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William C Durant

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					                        William “Billie” Crappo Durant
                            (Submitted by Joe Reasoner)


William Durant was the grandson of a Michigan governor and a self-made
millionaire in the horse-drawn carriage manufacturing business. Durant did not like
the new automobiles that were beginning to appear around his hometown of Flint.
They were “noisy” and “smelly,” he said, and they frightened animals.

The Buick Motor Car Company went into receivership and an acquaintance of
Durant convinced him it would be in the best interest of Flint, Michigan to save the
company. In 1904, Durant re-organized Buick Motor Co. and embarked on a
remarkable adventure of empire-building in which he created General Motors (GM),
lost it, created Chevrolet and took GM back. He finally lost GM again, but he never
lost heart.

After achieving success with the Buick car, Durant formed GM in New Jersey in 1908
and it bought Buick. With breathtaking speed, Durant's new GM acquired
Oldsmobile, Cadillac and Oakland (later to be Pontiac), plus some supplier firms
and a few lesser auto makers. In its first year of existence, GM had amassed all of its
contemporary car-producing divisions except Chevrolet.

However, despite their successful acquisitions, GM was losing a great deal of money.
It was the corporation's weakened financial condition that led to the ousting of
Durant. Shortly thereafter, a group of Eastern bankers agreed to bail out GM. They
favored dissolving the company, but Wilfred Leland talked them out of it. Instead,
the bankers were to receive an enormous bloc of stock and thereby control of the
board of directors. Durant was to resign and a five-man committee would run GM for
the duration of the loan. Durant had lost his empire.

Durant did not retire from action, however. He formed a number of companies,
including Chevrolet Motor Co. in partnership with Louis Chevrolet. Louis Chevrolet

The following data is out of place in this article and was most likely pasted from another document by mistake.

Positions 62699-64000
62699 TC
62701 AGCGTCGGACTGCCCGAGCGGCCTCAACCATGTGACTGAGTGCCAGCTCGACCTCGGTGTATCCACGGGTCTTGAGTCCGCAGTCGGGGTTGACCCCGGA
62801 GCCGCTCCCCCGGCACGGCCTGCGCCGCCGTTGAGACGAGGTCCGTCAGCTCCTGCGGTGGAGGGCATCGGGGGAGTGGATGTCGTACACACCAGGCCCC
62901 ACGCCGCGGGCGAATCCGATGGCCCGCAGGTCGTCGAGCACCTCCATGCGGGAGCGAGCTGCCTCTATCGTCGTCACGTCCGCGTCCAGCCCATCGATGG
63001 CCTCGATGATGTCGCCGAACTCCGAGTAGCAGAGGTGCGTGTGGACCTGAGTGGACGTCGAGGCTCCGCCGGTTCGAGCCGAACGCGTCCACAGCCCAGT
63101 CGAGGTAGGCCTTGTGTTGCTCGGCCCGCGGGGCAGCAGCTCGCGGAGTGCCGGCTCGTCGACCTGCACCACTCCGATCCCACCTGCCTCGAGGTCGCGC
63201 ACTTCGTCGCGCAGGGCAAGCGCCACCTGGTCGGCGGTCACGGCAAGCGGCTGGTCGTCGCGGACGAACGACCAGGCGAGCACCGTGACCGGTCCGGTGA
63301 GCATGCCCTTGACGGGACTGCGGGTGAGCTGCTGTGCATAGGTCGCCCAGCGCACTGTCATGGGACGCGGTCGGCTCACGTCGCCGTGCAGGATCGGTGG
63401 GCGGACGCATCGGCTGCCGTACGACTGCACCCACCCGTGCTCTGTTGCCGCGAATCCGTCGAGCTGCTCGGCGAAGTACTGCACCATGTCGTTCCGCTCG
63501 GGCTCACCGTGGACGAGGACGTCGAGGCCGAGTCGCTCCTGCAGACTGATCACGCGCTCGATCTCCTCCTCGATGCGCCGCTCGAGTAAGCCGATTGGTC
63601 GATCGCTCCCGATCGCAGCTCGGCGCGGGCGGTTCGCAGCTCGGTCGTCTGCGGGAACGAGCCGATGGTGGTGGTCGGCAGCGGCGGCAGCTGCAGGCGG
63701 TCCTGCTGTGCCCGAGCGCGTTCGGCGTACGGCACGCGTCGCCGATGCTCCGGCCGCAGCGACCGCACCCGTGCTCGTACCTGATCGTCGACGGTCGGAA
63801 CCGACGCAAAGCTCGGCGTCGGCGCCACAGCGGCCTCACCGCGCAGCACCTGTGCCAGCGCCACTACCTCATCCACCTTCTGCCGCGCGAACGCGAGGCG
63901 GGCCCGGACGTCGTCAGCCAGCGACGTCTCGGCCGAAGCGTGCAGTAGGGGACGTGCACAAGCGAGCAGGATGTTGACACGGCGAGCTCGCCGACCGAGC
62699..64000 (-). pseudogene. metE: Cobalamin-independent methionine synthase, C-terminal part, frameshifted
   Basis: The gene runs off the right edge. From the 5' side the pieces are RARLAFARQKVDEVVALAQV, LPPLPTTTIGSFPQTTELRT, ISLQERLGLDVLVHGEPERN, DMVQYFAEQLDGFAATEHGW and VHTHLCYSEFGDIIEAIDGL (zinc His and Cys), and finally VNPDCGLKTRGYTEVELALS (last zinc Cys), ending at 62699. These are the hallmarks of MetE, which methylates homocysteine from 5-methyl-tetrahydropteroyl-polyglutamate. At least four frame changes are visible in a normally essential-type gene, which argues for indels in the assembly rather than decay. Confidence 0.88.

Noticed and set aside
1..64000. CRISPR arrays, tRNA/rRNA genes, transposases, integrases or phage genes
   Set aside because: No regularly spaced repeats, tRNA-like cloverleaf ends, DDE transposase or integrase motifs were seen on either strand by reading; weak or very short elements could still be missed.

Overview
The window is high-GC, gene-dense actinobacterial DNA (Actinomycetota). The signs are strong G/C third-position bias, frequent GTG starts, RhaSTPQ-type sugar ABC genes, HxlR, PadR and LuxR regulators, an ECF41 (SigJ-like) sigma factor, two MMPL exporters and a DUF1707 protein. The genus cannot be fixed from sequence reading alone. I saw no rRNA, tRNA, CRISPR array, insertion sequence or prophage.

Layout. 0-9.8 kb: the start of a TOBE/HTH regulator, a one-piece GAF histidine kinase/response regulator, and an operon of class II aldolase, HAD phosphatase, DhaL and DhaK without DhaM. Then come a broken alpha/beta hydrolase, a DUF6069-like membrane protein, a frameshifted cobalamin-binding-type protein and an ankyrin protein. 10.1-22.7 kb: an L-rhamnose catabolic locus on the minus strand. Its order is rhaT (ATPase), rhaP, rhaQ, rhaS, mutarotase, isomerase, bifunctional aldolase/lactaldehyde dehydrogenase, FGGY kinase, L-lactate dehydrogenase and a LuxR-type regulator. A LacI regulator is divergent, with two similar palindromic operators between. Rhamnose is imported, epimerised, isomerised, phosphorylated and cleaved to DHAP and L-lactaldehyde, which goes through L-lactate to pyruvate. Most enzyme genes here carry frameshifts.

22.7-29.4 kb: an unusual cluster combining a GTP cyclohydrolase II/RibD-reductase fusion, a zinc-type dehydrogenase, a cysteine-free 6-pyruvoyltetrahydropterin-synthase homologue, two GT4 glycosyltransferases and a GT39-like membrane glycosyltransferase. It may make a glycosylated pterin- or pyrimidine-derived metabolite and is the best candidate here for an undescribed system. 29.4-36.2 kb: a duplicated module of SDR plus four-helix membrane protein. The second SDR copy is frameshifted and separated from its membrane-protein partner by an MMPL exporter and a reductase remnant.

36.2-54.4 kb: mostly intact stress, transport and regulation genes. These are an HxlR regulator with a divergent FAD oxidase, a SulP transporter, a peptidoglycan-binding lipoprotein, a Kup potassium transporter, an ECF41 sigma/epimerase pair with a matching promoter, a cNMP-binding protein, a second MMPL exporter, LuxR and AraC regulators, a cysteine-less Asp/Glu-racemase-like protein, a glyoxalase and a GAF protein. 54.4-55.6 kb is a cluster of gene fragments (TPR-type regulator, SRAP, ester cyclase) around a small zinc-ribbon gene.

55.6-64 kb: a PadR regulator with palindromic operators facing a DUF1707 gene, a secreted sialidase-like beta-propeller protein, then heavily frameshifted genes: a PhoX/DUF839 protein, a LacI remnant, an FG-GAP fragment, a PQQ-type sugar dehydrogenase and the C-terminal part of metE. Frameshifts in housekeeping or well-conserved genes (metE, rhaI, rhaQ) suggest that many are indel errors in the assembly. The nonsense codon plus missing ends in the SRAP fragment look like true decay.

had built a large, high-quality luxury car bearing his name. While Chevrolet was
visiting Europe in 1913, Durant changed the design to a smaller car in an attempt to
achieve high volume. The Royal Mail and the Baby Grand were the first to sport the
now-famous Chevrolet "bowtie" insignia, a design motif Durant reportedly had seen
in some wallpaper in a Paris hotel or from a printing press used at a Hot Springs, VA
newspaper. Chevrolet did not like what Durant had done. He quit the company.

Meanwhile, Durant's Chevrolets were a great sales success. The company grew
rapidly and Durant used profits to buy up GM stock. GM, meanwhile, was coming
back out of trouble under the guidance of Charles Nash, a Durant protégé who had
once headed Buick and now was president of GM.

By the time of the board meeting in 1916, Durant's Chevrolet had bought up almost
half of the outstanding GM stock. Nash, unaware of that fact, called Durant aside
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before the meeting. The trust agreement was running out and the majority of the

board had agreed to renew it, Nash told Durant. "So let's not have any trouble."
"There won't be any trouble, Charlie," Durant said. "We won't renew the
agreement, but there won't be any trouble. It just so happens that I own General
Motors."

Durant nominated Pierre du Pont, who was trusted by the bankers, as chairman.
Chevrolet was to be merged into GM. By the following May, the deal was complete
and Durant had GM again. He met with Nash. Durant became president of GM for
the first time. He would lose it again, but in early 1917, GM was strong and the future
looked bright.

On December 1, 1920 Durant was again forced to resign as president of GM. He
startled everyone when in 1921 he formed Durant Motors. The stock market crash of
1929 and the ensuing depression proved fatal to Durant Motors which filed for
bankruptcy in 1933. Durant died in the one-bedroom apartment he rented above the
bowling alley he was managing in Flint, Michigan.

See the LeMay Museum’s 1930 Durant
http://home.comcast.net/~reynoldswr/docents/MMCarTourInfo/1930Durant.pdf


References:
        Madsen, Axel; The Deal Maker; How William C. Durant Made General Motors
        Weisberger, Bernard A.; The Dream Maker, William C. Durant, Founder of General Motors
        The Detroit News Website, http://detnews.com/history/durant/durant.htm




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